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Exploring Escalante, Utah and beyond…

Posted by on April 18, 2014
Today's road trip took us off the asphalt on Burr Trail. The trip took a bit longer than expected!

Today’s road trip took us off the asphalt on Burr Trail. The trip took a bit longer than expected…like 7 hours!

APRIL 17, 2014. I feel as if, finally, we’ve really begun our Adventure. We’re now in places neither of us has ever been in the past, doing things like off-road jeeping that typify kids in their 40’s. It’s kind of nuts and we love it.  The unfamiliarity is exciting! There are lots of organized commercial tours…some by tram, others by helicopter or jeep. We’re touring ourselves with our own Jeep. (Although I must admit it’s not beyond me to take our Jeep and follow a commercial Jeep tour. We did it a few times in Sedona and it was great.)

OUR FIRST DAY EXPLORING: Our first day exploring here was an eventful one to say the least! For starters, I set my Olympus E-5 camera on the front bumper of the Jeep as I was packing some other things for our day-trip. About a mile down the road,  I heard a thumping noise and noticed a small black object bouncing on the road behind us. Oh my God…I’d left about $5,000 worth of camera gear on the bumper! I don’t know whether any of our insurance will cover a loss like that…I rather doubt it. I’d almost feel guilty making a claim. Lesson to be learned…maybe you’ve grappled with this as well: When I put the camera on the bumper “for just a minute” a little voice on my shoulder told me that I shouldn’t do that. I ignored it. Look what happened! I’ve had similar occurrences with the “little voice” many times in the past, with similar consequences. I’m going to make it a point to start listening. Has this ever happened to you? I wonder if the problem is unique to me?

How could I forget my camera!

Oh, no! I left my camera on the Jeep’s bumper!

Burr Trail Rd turnoff

It’s pretty desolate out here!

THE SCENIC ROUTE WE FOLLOWED: We headed out today not to Bryce, but to the Escalante area. Highway 12, which leads to the area, has been designated a National Scenic byway and and also an All-American road by the Federal Highway Administration. These roads have one-of-a-kind features so exceptional that they qualify as “destinations unto themselves.”  Only a few National Scenic Byways achieve this status. So our drive today took us along one of the most unique roads in the entire United States. Pretty cool! The 124-mile route winds through the heart of Bryce Canyon Country. It took us through Dixie National Forest, Grand Staircase-Escalante National Monument, over Boulder Mountain (summit almost 10,000 feet) and ended back at Highway 24, west of Capitol Reef National Park. The sights were fantastic…one of a kind. The road was curvy and “up and down”…fun to drive. There were bumpy unpaved 4 w/d areas which were super! We were truly in some desolate areas…completely off the beaten path and all by ourselves. The only problem was that we’d seriously mis-calculated the length of time needed to complete the drive and we didn’t get back to our rig until almost 9 pm..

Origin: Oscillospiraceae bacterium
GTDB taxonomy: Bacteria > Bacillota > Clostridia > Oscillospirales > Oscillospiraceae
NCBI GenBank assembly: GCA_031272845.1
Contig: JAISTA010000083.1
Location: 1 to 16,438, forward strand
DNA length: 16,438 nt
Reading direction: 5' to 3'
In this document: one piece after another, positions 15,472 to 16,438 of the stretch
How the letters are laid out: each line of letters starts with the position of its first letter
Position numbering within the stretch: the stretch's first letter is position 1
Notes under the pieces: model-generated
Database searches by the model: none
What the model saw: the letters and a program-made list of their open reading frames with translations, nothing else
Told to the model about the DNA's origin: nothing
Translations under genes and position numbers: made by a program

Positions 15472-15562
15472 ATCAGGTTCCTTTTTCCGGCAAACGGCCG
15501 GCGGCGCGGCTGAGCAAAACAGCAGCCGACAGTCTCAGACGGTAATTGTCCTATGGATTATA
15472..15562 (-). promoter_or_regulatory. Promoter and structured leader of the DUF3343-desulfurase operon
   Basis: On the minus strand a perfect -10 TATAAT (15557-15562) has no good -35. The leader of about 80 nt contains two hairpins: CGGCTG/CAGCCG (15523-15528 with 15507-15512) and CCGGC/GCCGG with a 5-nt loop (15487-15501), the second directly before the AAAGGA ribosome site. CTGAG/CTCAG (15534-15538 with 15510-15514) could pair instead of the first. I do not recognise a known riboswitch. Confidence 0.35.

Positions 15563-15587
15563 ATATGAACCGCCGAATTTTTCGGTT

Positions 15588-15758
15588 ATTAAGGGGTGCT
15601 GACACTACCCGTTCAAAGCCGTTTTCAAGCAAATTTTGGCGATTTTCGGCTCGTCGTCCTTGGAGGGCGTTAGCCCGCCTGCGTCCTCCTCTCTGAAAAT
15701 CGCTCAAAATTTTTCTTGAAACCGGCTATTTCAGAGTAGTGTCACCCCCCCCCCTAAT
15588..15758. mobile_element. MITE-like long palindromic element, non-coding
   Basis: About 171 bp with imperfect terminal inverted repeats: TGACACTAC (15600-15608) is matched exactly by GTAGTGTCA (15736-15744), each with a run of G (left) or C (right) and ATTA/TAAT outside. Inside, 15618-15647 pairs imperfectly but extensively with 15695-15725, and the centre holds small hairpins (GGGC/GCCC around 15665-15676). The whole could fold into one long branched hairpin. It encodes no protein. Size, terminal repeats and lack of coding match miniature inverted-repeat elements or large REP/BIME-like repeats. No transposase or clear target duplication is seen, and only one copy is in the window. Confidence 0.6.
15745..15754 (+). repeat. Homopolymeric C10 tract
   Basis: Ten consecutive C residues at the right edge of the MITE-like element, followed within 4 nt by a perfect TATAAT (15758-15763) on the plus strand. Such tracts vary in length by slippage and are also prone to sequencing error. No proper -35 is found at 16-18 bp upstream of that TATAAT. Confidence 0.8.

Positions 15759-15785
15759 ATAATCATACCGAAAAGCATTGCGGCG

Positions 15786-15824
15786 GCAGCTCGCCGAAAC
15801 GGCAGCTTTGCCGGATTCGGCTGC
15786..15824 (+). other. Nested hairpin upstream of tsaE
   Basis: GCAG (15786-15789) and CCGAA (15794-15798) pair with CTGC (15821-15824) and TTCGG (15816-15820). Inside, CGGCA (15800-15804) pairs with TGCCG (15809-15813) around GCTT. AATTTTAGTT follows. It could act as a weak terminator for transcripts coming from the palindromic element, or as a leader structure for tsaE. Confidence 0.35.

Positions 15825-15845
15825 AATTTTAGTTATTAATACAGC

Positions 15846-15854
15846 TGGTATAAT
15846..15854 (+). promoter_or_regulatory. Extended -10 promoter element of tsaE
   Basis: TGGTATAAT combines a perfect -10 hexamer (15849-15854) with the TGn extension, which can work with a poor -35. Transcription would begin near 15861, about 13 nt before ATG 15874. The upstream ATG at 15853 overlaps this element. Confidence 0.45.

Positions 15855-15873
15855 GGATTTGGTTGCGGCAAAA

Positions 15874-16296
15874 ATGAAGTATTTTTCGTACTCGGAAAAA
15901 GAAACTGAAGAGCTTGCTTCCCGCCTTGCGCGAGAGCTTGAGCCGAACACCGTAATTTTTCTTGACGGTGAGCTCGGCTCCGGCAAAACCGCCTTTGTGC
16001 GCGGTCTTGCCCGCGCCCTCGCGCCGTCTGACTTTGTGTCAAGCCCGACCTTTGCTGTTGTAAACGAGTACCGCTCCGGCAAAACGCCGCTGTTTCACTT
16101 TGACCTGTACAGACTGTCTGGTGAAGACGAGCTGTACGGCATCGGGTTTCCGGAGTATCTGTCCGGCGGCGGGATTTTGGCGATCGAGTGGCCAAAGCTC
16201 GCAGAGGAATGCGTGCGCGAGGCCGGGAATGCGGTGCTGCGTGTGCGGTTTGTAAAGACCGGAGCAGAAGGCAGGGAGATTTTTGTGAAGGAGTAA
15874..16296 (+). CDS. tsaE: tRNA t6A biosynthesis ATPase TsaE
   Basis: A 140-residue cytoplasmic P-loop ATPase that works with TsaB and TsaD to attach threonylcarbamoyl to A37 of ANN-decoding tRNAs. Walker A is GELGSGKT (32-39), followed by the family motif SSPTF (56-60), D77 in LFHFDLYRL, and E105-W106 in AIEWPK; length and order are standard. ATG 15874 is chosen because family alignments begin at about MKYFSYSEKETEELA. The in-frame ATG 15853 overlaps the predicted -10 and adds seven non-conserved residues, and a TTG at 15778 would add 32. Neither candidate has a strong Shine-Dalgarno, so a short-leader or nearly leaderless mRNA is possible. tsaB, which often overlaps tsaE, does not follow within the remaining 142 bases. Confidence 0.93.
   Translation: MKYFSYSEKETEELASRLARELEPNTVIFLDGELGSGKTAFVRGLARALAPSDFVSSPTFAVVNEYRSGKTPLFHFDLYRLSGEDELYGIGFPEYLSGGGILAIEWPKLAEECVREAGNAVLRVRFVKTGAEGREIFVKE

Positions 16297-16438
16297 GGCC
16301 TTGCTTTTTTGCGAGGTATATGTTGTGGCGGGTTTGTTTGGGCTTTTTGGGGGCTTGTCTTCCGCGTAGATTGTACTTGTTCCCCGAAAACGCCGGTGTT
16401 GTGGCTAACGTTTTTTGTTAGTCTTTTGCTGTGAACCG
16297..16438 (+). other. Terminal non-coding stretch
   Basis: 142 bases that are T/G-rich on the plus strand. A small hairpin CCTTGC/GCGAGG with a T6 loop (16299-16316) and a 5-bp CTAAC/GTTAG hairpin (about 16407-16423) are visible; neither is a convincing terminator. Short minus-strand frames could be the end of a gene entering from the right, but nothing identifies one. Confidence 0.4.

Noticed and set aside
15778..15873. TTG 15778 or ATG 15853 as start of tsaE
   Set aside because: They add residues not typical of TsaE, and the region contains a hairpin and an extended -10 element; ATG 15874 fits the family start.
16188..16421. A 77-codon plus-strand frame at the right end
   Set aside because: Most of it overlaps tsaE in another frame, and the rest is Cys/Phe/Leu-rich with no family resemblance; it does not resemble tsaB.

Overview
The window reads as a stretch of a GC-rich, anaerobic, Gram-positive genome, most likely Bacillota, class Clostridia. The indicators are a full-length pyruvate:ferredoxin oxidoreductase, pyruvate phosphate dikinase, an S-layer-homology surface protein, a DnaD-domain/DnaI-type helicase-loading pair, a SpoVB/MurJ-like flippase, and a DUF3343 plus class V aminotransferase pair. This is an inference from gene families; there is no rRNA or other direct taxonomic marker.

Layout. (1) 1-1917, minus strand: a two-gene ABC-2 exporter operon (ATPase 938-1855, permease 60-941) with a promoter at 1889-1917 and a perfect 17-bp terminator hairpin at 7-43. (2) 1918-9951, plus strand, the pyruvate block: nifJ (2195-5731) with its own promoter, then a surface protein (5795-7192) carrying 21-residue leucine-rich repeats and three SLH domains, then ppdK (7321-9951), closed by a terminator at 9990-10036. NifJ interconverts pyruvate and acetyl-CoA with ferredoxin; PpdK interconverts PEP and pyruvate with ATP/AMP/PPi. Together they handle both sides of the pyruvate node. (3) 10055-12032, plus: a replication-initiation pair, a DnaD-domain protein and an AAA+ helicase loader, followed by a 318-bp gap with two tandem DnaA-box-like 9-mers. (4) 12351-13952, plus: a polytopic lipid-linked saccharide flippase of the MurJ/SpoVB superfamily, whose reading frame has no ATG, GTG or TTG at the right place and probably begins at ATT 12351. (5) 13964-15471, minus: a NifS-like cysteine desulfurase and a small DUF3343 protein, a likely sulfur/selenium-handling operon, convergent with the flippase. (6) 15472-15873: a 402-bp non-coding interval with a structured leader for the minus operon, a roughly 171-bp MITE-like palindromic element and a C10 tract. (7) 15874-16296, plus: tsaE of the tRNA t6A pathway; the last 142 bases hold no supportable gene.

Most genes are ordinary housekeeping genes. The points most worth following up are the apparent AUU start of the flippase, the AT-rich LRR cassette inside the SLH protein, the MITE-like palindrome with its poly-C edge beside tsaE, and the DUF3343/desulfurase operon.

You didn’t know I have one of these, did you?

ABOUT OFF-ROADING: A LESSON LEARNED. I’ve now been told that at the visitor centers around these parts, in addition to providing the colorful glossy brochures describing the area, the Rangers can also provide you with more detailed maps, upon request. I’ve learned that since these scenic backways travel into such remote areas, it’s important to check on road and weather conditions before taking off for a long drive. Absolutely no services are available along many of the routes and many are impassable when wet. It would be very easy to get seriously lost!  There is no cell coverage. I’ve been meaning to make a little “survival kit” with water, energy bars and an air-horn to put in the back of the Jeep, along with the substantial first aid kit already there. “Now’s the time, Greg.” What kind of an Eagle Scout are you, for Heaven’s sake? (Troop 358, San Marino, California. San Gabriel Valley Council, Boy Scouts of America. No kidding. I’ve still got my Scout shirt, Eagle medal and sash with 21 merit badges to prove it! There’s something else you didn’t know about me, huh?)

STOPS ALONG OUR ROUTE TODAY. The Grand Staircase-Escalante National Monument is managed by the BLM. The landscape is rugged, raw and untouched. Driving around here is a dramatic experience…hours passed without us seeing another car along the way.

Red Canyon, on Byway 12 near our campground.

Red Canyon, on Byway 12 near our campground.

Capitol Reef National Park...along our route today. Beauty at every turn!

Capitol Reef National Park…along our route today. Beauty at every turn!


Hell’s Backbone Bridge is only one-lane. It overlooks Death Hollow. Believe me, I didn’t linger!


Devil’s Garden: A convoluted arch of sandstone.





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